- Derivatives – a demon sucking the world dry!
- Home loans, Oil Price, Weather – Derivatives gamble on everything!
- A cut from our electricity bill goes to gamblers!
- How globalized gambling started driving our lives
- They own your loans, your income and your life – how to take it back?
- How the 1% drove 99% to debt and destruction – US experience
- Capitalism – Titanic without life boats for the masses!
- How to save the world from the capitalist madness!
We use electricity for home and commercial purposes and pay the bill every month to the electricity board. Similar to the bank service charges for card payments, modern capitalistic electricity distribution structure includes a finance charge. There will be someone betting on whether we pay the bill on time, how much our bill will be and so on. The cost of that financial bet is passed on to the consumer.
This is just one example. Extend this logic to the homes we buy on borrowed money, education loans a student takes to complete higher studies, price of wheat received by a farmer and many other activities which are increasingly being linked to the great global financial gambling circuit.
To further our understanding about derivatives, one of the corner stones of global financial markets, read on for the third part of analysis of derivatives markets by Dick Bryan and Michael Refferty. This was originally published in Socialist Register vol 47 in 2011
How are derivatives priced?
The critical technical issue is how to price risk: at what prices is unwanted risk worth retaining because it is too expensive to sell; at what price is risk worth buying? Historically, there were calculations based largely on experience and intuition, but since the 1980s these are issues that have been thought of in markets as formal, technical problems, with technical solutions. Along with actuarial data, the Black-Scholes options pricing model was thought to have provided the solution12.
Two ever-present problems, however, have been made stark by the recent financial crisis.
First, when a buyer acquires a calculated risk, and incalculable uncertainty goes along with it. When markets become volatile, and there is an atmosphere of unfamiliarity, incalculable uncertainties are more likely to be revealed.13
Second, markets trade not just current risk, but expectations of future risk, and hence expectations of where the risk calculations are likely to go.
McKenzie argues that once the formula was put into practice by derivative traders, it ceased to operate as a predictor of price, and became a benchmark from which price varied.14 In effect, the pricing of risk will tend to run ahead of the technical calculations, as traders seek to beat or at least anticipate the market’s next moves.15
Derivatives are commodified risk. However, the conception of ‘risk’ as a commodity stretches the popular understanding of a commodity, especially where the popular conception is (still) conceived as a physical output produced in a factory. Indeed, this contrast is often at the basis of the argument that there is something ‘unreal’ or ‘fictitious’ about derivatives.*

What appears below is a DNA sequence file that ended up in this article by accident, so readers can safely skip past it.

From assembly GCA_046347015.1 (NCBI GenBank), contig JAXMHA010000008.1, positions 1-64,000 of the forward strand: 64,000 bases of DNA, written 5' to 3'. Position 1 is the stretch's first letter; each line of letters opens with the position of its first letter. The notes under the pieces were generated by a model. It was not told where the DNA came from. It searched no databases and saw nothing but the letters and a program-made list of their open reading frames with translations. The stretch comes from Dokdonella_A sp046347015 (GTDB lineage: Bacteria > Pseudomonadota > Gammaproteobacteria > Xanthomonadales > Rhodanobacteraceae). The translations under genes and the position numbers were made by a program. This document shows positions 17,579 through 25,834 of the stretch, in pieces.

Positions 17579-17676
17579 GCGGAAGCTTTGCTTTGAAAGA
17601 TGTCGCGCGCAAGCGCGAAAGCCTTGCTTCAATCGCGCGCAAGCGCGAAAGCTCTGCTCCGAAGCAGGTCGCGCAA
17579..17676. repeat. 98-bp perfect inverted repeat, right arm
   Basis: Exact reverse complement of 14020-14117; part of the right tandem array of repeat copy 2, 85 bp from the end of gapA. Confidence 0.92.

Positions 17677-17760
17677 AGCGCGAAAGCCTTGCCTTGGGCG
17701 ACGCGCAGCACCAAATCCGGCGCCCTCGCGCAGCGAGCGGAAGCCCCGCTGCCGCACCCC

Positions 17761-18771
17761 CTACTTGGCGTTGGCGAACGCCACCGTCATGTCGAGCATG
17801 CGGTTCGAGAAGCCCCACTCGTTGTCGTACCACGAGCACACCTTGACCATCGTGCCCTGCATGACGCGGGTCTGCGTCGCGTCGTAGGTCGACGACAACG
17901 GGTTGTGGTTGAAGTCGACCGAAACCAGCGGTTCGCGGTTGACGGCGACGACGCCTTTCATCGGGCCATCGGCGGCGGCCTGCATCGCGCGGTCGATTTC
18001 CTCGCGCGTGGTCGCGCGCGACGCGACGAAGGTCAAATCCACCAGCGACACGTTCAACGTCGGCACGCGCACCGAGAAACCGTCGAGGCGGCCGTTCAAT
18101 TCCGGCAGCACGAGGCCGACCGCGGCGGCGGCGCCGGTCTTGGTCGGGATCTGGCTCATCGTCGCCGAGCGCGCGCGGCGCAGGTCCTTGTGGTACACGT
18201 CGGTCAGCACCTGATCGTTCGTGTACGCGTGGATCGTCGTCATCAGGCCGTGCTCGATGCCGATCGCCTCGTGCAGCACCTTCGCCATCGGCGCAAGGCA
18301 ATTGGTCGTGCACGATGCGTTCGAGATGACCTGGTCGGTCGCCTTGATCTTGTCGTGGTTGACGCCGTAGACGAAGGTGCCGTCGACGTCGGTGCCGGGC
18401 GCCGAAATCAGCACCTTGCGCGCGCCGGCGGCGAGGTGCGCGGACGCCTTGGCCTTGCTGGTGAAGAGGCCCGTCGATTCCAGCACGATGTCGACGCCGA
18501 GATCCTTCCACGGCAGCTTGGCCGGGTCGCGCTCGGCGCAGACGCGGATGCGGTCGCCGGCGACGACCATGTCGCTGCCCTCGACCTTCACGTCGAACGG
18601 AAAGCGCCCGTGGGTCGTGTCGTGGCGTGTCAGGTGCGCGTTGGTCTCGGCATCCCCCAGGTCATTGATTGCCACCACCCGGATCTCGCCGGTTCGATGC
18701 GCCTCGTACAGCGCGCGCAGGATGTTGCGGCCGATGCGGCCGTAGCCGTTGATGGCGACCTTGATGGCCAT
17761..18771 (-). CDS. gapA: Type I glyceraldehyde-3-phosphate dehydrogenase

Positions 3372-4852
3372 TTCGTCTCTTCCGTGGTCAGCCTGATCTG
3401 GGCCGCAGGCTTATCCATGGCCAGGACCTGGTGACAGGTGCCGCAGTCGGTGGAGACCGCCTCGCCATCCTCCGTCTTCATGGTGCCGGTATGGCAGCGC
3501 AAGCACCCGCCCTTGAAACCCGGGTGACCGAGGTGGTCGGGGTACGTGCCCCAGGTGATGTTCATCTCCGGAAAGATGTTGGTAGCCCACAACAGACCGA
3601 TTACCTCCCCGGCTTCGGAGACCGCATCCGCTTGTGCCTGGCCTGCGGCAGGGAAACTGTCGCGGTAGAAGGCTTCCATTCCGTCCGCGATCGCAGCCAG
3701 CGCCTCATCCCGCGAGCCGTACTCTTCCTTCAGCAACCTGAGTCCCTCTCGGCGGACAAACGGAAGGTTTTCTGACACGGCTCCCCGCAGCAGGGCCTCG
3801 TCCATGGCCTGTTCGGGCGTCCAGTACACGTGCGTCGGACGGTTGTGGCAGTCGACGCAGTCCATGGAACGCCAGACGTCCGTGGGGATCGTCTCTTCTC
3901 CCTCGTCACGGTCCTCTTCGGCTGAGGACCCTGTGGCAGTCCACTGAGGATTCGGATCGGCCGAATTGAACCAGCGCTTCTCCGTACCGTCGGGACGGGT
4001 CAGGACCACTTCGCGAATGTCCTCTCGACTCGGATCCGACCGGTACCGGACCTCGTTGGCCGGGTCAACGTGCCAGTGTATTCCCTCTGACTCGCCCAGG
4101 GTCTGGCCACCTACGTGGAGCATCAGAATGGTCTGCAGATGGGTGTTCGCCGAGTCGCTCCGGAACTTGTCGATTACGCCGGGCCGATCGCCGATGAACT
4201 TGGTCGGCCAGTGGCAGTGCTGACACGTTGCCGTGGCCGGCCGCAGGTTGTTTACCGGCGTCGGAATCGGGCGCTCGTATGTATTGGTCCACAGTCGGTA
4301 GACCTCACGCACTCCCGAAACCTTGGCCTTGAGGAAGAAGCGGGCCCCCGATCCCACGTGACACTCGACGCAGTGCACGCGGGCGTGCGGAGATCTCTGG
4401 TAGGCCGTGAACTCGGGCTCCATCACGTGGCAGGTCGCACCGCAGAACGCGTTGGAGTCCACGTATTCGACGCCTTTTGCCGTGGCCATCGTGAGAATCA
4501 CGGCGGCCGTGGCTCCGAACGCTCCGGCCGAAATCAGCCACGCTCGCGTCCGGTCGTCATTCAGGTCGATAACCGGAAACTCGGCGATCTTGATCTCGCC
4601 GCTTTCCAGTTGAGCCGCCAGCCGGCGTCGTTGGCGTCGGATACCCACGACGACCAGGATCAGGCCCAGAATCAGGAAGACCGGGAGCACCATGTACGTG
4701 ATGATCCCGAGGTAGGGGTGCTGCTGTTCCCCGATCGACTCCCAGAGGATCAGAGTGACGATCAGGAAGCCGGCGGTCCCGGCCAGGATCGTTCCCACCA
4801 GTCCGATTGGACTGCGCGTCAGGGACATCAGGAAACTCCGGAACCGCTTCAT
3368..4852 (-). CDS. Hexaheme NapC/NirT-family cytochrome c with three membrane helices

The argument itself has a lineage going back to at least to the development of the joint stock company, when the ideal of fictitious legal entity (the ‘corporation’) becoming an owner of capital was similarly questioned.16 Contrary to this popular conception, we contend that derivatives are both real and integral to accumulation, albeit also objects of speculation. Hence, there is a need to grapple with the logic of derivatives in order to understand accumulation more generally, including the circuit of industrial capital (the stylised ‘factory’ model of accumulation).
Two points are pertinent here.
First, the circuit of industrial capital starts with money capital in the form of credit or equity. But the interest rate on the credit and the price of equity changes in uncertain ways over time17, and hence the ramifications for the share of produced surplus that must go to the lender or investor. The sale of output generates revenue, but perhaps in a currency of unknown value at the time of payment. There are risks of disruptions of all sorts to the production process and risks in consumer demand. Contingency is central, and to omit it from a depiction of nature of industrial capital involves not a abstraction from, but idealization of, market processes. It is the idealization of an equilibrium model.
Second, on the circuit of industrial capital, exchange value is thought of as embodied in commodity output, and when the commodity is sold for final consumption, it leaves the sphere of competition. In the case of a derivative, competition is embodied in the substance of the product: the exchange value is located in what the product does, or what it sets in motion, and what it sets in motion is competitive calculation.
In the case of car insurance, to take a simple example – a product with option-like dimensions – the insurer faces costs of repairing smashed cars plus their administration costs. To that they seek to add a certain rate of profit. But for a consumer, the value of the commodity purchased is not a certain amount of repairs but the right to repairs (the right to set production in motion) should your car get damaged. The commodity output is a contingent claim on production.